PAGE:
reason Foreman might be reluctant — mandatory labeling could dramatically

reduce the market for genetically engineered foods.

The

Minneapolis Star-Tribune reported on April 30 that Japanese importers and

manufacturers of many common food products — like tofu, miso and canned corn —

are almost certain to switch to non-genetically engineered ingredients if

they’re forced to label.

"I

don’t think anybody will label containers genetically modified," James

Echle, the director of the Tokyo office of the American Soybean Association,

told the Star-Tribune. "It’s like putting a skull and crossbones on your

product."

Foreman’s

industry connections are indicative of a growing problem within the Federation:

corporate influence. Next week, for example, CFA will give its annual public

service award to Senator Charles Schumer (D-New York), friend of Wall Street,

and hardly a consumer champion. And the Federation’s executive director, Stephen

Brobeck, estimates that as much as 10 percent of the group’s $3.1 million budget

comes from corporate donors.

Stauber

points out that at a recent conference on food policy sponsored by the

Federation in Washington, D.C., most of the participants came from the

agribusiness and biotech industry. Underwriters, benefactors, sponsors and

patrons included the Food Marketing Institute, Archer Daniels Midland, IBP,

Inc., Unilever, Tropicana — the heavy hitters of agribusiness.

Brobeck

says that when Foreman joined Consumer Federation of America, "she

completely severed any ties with Monsanto."

"Just

for appearances sake, we have decided that Monsanto cannot contribute in anyway

to CFA," he told us. "They can’t come to the dinner. They can’t come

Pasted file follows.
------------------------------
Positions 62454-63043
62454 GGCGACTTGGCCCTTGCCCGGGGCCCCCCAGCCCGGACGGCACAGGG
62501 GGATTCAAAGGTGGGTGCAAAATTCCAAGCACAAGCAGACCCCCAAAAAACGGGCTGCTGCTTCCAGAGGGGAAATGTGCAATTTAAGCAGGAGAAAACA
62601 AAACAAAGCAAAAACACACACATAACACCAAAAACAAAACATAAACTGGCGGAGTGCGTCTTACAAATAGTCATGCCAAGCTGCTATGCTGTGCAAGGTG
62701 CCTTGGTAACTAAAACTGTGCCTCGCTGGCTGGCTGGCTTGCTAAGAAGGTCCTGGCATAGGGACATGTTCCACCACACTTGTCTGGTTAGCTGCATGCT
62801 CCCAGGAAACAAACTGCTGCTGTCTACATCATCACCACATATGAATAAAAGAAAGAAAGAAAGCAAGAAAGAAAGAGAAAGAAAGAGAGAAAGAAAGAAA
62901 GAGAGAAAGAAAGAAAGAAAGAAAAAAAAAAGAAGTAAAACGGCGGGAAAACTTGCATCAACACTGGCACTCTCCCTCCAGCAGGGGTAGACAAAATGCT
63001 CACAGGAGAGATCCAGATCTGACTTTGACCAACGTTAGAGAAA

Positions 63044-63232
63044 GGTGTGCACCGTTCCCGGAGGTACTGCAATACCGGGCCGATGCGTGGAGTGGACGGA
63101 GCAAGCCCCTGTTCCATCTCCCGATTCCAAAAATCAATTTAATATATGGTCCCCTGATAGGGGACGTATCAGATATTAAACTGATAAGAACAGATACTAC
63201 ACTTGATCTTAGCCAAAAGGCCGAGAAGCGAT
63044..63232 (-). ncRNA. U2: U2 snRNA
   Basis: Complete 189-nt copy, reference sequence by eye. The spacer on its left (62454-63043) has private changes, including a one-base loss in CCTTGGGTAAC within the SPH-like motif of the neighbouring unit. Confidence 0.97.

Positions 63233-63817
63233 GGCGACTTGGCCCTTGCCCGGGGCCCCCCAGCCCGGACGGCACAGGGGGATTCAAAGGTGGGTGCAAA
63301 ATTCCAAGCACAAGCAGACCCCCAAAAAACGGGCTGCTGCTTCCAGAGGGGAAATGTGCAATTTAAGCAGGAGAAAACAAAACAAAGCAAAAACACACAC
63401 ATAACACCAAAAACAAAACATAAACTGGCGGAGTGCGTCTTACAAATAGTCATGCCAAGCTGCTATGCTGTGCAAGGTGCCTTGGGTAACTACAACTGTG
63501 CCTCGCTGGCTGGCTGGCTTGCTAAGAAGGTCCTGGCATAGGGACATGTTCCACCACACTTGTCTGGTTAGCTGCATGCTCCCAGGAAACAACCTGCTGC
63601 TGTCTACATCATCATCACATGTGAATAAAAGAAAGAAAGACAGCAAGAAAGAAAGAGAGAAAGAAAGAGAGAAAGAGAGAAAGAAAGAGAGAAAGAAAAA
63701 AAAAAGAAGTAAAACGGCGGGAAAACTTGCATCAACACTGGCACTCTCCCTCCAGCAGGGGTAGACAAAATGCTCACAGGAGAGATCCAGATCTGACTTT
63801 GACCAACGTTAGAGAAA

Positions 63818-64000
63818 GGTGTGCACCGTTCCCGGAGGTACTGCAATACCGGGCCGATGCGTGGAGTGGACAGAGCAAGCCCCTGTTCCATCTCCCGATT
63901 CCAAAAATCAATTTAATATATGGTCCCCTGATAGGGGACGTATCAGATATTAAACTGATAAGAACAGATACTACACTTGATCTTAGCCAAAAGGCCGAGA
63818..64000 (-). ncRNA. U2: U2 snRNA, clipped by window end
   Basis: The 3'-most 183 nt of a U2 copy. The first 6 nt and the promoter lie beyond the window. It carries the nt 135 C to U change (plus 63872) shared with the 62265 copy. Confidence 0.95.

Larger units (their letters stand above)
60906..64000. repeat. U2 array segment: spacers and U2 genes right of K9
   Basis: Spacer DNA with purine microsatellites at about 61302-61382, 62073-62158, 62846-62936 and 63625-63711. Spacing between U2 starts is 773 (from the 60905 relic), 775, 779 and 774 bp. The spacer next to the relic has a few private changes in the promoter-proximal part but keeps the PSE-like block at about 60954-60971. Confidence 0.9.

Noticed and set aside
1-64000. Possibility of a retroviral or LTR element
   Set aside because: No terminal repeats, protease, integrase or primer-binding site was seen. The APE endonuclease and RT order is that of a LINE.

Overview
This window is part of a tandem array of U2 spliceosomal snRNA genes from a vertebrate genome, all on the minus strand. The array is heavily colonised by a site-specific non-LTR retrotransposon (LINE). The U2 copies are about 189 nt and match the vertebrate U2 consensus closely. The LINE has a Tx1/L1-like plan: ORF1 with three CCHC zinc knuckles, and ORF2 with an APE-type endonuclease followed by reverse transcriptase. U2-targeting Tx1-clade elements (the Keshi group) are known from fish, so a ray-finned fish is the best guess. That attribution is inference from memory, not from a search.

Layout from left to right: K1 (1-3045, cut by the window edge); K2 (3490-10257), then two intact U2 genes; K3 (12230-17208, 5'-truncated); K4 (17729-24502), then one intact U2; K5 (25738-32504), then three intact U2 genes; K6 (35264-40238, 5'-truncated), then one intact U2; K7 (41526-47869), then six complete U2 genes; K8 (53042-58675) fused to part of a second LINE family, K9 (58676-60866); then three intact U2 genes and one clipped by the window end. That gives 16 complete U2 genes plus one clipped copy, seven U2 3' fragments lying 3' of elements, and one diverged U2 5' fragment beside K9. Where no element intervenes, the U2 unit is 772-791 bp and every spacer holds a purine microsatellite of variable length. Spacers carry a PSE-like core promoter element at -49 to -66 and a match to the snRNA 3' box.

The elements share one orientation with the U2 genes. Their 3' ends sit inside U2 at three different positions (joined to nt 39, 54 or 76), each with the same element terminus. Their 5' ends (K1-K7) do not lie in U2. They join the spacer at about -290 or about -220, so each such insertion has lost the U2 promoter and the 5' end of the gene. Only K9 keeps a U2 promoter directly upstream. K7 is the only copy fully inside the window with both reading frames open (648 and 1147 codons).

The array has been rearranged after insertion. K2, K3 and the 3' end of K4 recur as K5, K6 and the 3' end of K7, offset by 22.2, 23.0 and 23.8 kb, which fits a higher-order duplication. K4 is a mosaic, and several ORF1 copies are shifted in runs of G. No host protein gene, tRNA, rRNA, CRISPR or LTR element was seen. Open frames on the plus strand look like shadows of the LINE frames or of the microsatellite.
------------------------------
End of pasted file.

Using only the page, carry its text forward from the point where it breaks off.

to consumer assembly. There is no contact between CFA and Monsanto."

"When

she was a lobbyist, Carol did not do work on biotech for Monsanto," Brobeck

says. "She only worked on rBGH for them." (But Stauber correctly

counters out that "there has been no bigger biotech issue than genetically

engineered bovine growth hormone.")

As

for corporate funding of the Federation, Brobeck says he’s concerned about the

perception of corporate influence and as a result, CFA doesn’t take direct

contributions from corporations or industry groups.

"But

there is a gray area, and we do sell tables at events to corporations," he

says. "We will accept payment on a project for research or education as

long as we control the final product," he says.

"But

the general litmus test is this — would we be embarrassed if the facts were

printed on the front page of the Washington Post or the New York Times?"

Brobeck says.

A

test that, in a culture awash in corporate influence, allows for all kinds of

shenanigans without shame. After all, a former Monsanto lobbyist is now working

the same issues as a consumer advocate for one of the nation’s premiere consumer

groups. If that is not too embarrassing, what is?

Russell

Mokhiber is editor of the Washington, D.C.-based Corporate Crime Reporter.

Robert Weissman is editor of the Washington, D.C.-based Multinational Monitor.

Mokhiber and Weissman are co-authors of Corporate Predators: The Hunt for

MegaProfits and the Attack on Democracy (Monroe, Maine: Common Courage Press,

1999, http://www.corporatepredators.org)

(c)

Russell Mokhiber and Robert Weissman